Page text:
Even when only participating in a small science fair, or an in-class science fair, you have to assumed that there are a few other parents who are using the same websites that you have, including the judges and the teachers who are grading your children. These duplicate projects mean problems for the teachers, as this approach to the science fair buries the true benefit to the science fair exhibitions: having an exploratory experience. The people who run these exhibitions are hoping for you to come up with something original, on your own. In addition, you have to think about the of experience the student is going through. A competition is their chance to display their own interests, and selecting an easy or inexpensiveproject off of an internet site is not helping them learn. You can check out the library for books, or looking at downloadable ebooks as well.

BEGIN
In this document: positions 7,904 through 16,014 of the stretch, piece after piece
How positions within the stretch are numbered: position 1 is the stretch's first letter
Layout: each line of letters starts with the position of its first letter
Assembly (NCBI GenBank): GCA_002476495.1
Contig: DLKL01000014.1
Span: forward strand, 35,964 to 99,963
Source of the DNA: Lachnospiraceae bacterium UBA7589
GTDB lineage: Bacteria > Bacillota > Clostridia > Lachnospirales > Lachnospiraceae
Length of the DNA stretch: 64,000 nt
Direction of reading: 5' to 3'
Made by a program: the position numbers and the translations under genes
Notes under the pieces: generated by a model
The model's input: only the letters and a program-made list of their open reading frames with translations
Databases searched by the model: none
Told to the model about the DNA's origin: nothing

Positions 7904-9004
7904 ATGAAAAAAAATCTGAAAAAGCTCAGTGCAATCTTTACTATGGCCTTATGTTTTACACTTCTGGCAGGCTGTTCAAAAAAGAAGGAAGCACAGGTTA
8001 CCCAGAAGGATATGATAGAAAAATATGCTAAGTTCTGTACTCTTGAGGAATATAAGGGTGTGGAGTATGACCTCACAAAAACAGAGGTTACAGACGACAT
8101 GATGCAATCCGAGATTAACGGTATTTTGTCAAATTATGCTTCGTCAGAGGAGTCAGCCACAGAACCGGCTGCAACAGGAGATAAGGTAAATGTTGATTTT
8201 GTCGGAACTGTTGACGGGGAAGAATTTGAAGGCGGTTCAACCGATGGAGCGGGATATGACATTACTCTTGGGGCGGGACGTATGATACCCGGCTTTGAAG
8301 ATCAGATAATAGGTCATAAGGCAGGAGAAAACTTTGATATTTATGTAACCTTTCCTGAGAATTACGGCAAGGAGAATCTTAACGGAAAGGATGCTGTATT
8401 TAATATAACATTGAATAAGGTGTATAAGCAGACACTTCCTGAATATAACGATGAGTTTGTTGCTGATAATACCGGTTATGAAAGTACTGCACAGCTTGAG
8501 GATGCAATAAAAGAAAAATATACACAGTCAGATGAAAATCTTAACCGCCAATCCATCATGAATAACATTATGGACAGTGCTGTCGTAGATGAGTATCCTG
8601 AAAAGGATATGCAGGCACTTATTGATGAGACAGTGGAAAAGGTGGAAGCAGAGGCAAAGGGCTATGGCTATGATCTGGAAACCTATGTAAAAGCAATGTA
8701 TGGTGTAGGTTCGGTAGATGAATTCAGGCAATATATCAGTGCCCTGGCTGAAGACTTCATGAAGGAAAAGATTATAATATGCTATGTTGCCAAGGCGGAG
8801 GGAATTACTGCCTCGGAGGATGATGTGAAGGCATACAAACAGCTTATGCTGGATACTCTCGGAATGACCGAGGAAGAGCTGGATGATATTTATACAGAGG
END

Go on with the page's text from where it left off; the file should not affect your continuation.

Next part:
These sources are in general the better places for pre-made ideas because there is a greater variety of choices, and a smaller number of competitors will be able to find each source, giving you a better shot at uniqueness. You have the student create their own experiment, or if this does not go over well, then have the child add their ideas into some aspect of some other science fair experiment they have discovered. You can borrow a little bit of ideas from the websites, especially from the members only websites that have really good experiments, and books or suggestions with more unique ideas, but make sure to supplement them with an idea of your own! If your kid needs help with their science project ideas and you are lacking in computer and spreadsheet knowledge, do not be afraid to look an expert for help. A majority of those members-only internet sites will give helpful downloads such as ready-made charts and spreadsheets for your child s use. You ought to obtain help from an online tutor, who are almost always biology students in university who are able to assist you out with a little easy advice.